Can North America Become Energy Independent?
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Can North America really become energy independent?
Based on the media consensus, energy self sufficiency is right around the corner. A report by Citigroup predicts North America could wean itself off imports by 2020. Continental Resources CEO Harold Hamm thinks it's possible with less government interference. But is this goal really achievable? Let's investigate.
The road to independence
We're in the midst of a North American energy renaissance. Sustained high oil prices have made it economical to exploit harder to reach deposits offshore in the Gulf of Mexico and in the Alberta oil sands. New technologies have unlocked the bounty of shale formations like the Bakken, Eagle Ford, and the Permian Basin. With the advent of horizontal drilling and fracking, companies were finally able to access the oil trapped in those thin layers of tightly-packed rocks.
This combined factors have caused a boom in oil and natural gas output. According to the EIA, North America's total energy production has increased 8% over the past six years. Analysts project that figure to grow another 17% by 2030.
The path to indepence is also being reinforced by a steady decline in U.S. energy consumption. According to the CIA World Factbook, U.S. oil demand peaked in 2004 at 20.7 million b/d. Since then consumption has fallen 10%.
All of these trends are accelerating North America's path to energy self-sufficiency. Based on EIA estimates, the continent imported only 11% of it fuel needs in 2011, down from 19% in 2005. If these trends continue North America could be independent by 2020. Some analysts are making even bolder forecasts predicting that the United States is on track to become the world's largest energy producer by the end of the decade and will be completely self-sufficient by 2030.
But there're three big problems with this theory
First, the Alberta oil sands play a key role in North America achieving energy independence. But while Canadian production is expected to grow substantially over the next three decades, the oil sands are some of the most controversial resources on the planet.
Enbridge (NYSE: ENB), the Canadian pipeline company that is responsible for transporting 70% of Canada's oil exports to the U.S., is under intense regulatory review and public scrutiny after a series of spills. Enbridge is also facing strong resistance to its west coast bound Northern Gateway pipeline. In June, the British Columbia provincial government rejected the company's proposal after intense pressure from environmental groups. Many think the pipeline will never get built.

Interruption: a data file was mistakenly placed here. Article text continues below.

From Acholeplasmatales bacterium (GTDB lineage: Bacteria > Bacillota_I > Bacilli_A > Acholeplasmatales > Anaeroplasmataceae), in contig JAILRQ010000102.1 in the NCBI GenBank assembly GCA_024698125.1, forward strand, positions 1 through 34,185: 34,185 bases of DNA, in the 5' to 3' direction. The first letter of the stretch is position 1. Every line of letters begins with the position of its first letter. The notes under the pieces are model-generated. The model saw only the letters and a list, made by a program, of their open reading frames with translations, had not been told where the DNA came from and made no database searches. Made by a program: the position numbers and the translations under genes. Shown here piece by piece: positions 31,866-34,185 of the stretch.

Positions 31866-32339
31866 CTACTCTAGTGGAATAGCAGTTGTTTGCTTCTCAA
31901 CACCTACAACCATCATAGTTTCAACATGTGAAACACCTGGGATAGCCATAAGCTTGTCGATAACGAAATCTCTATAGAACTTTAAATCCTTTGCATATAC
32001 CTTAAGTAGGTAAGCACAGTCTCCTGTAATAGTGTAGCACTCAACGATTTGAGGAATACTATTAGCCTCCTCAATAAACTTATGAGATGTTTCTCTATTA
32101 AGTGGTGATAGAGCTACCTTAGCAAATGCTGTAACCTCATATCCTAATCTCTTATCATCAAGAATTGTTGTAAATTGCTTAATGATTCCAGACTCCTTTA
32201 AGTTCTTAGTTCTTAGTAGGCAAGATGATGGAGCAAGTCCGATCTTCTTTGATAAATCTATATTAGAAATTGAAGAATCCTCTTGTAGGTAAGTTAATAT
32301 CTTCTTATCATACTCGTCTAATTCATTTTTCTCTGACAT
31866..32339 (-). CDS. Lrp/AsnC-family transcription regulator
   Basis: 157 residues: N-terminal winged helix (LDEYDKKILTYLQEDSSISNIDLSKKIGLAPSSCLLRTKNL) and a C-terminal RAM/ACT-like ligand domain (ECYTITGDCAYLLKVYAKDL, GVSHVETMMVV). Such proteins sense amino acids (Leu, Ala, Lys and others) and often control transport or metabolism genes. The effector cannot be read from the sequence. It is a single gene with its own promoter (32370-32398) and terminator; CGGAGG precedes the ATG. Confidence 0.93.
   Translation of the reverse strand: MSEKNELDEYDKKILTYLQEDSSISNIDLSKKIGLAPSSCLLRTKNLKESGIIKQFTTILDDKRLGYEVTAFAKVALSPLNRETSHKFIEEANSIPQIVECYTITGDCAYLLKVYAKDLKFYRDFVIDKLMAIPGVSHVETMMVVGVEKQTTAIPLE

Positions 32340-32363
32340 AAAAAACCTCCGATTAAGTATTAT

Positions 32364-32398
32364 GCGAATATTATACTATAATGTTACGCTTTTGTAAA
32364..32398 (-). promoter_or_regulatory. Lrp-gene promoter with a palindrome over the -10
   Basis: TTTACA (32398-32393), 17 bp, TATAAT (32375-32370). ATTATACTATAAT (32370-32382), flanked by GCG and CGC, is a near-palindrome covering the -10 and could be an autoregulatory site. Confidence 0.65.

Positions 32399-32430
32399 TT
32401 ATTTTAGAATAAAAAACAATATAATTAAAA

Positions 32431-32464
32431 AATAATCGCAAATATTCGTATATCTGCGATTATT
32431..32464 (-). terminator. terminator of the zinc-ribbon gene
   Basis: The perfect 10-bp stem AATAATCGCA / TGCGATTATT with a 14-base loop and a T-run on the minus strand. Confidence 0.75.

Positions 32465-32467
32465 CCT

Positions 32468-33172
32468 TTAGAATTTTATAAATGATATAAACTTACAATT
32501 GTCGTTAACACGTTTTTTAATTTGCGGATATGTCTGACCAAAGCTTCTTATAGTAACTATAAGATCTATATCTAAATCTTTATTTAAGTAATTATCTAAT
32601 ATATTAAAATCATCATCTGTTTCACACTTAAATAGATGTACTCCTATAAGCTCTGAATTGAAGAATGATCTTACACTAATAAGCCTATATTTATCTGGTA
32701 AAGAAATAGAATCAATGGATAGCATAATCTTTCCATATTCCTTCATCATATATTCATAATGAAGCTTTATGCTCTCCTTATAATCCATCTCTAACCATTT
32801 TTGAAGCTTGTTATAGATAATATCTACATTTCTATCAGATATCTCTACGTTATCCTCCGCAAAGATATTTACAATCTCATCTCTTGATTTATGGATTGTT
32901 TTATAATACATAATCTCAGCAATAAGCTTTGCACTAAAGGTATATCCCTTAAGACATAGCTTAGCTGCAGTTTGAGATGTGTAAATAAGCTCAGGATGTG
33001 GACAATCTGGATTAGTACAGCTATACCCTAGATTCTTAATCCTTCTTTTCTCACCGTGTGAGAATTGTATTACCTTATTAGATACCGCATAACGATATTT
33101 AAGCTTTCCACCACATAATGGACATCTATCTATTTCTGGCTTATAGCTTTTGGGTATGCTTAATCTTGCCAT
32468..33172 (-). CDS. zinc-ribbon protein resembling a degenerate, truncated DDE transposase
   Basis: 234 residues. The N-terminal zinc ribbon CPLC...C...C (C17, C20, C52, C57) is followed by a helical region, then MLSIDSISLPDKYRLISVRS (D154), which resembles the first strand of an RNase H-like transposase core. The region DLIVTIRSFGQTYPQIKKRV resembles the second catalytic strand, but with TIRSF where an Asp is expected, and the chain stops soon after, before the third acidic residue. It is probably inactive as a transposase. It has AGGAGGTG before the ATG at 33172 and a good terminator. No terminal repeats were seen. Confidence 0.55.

TransCanada (NYSE: TRP) is also facing stiff political resistance to its proposed Keystone XL proposal. If approved, the pipeline would ship 830,000 b/d of Alberta crude to refineries on the Gulf coast. While the project has received approval from the State of Nebraska, it's still awaiting a final decision from the U.S. State Department.
Opposition to desperately needed infrastructure could trap North American crude in the ground. And even if these pipelines are constructed, there may not be enough refining capacity further downstream.
Second, it's extreme to assume the energy industry won't be hit by another disaster. We don't know how any of the national governments will react if we are struck by another Exxon Valdez or Deep Water Horizon. Any similar event would delay or suspend independence.
Third, I can't help but feel these economists are simply extrapolating current trends into the future. This is a dangerous forecasting methodology and can lead to predictions that diverge laughably from the actual outcome.
Six years ago the conversation was centered on peak oil. High fuel prices were going to put an end to the suburbs. I thought my world was going to get a whole lot smaller. No one outside of the oil industry had heard of 'fracking' or 'horizontal drilling.' Just like then, it's likely that some unknown factor will completely throw off all of today's models.
Foolish bottom line
Even if the continent were to achieve self-sufficiency by 2020, it would do little to lower energy prices for consumers or insulate the market from Middle Eastern geopolitics. At the time of this writing, the price of regular gasoline at my nearby Ultramar station in Ottawa, Canada - an energy independent nation - is $4.60 US per gallon.
Robert Baillieul has no position in any stocks mentioned. The Motley Fool has no position in any of the stocks mentioned. Try any of our Foolish newsletter services free for 30 days. We Fools may not all hold the same opinions, but we all believe that considering a diverse range of insights makes us better investors. The Motley Fool has a disclosure policy. Is this post wrong? Click here. Think you can do better? Join us and write your own!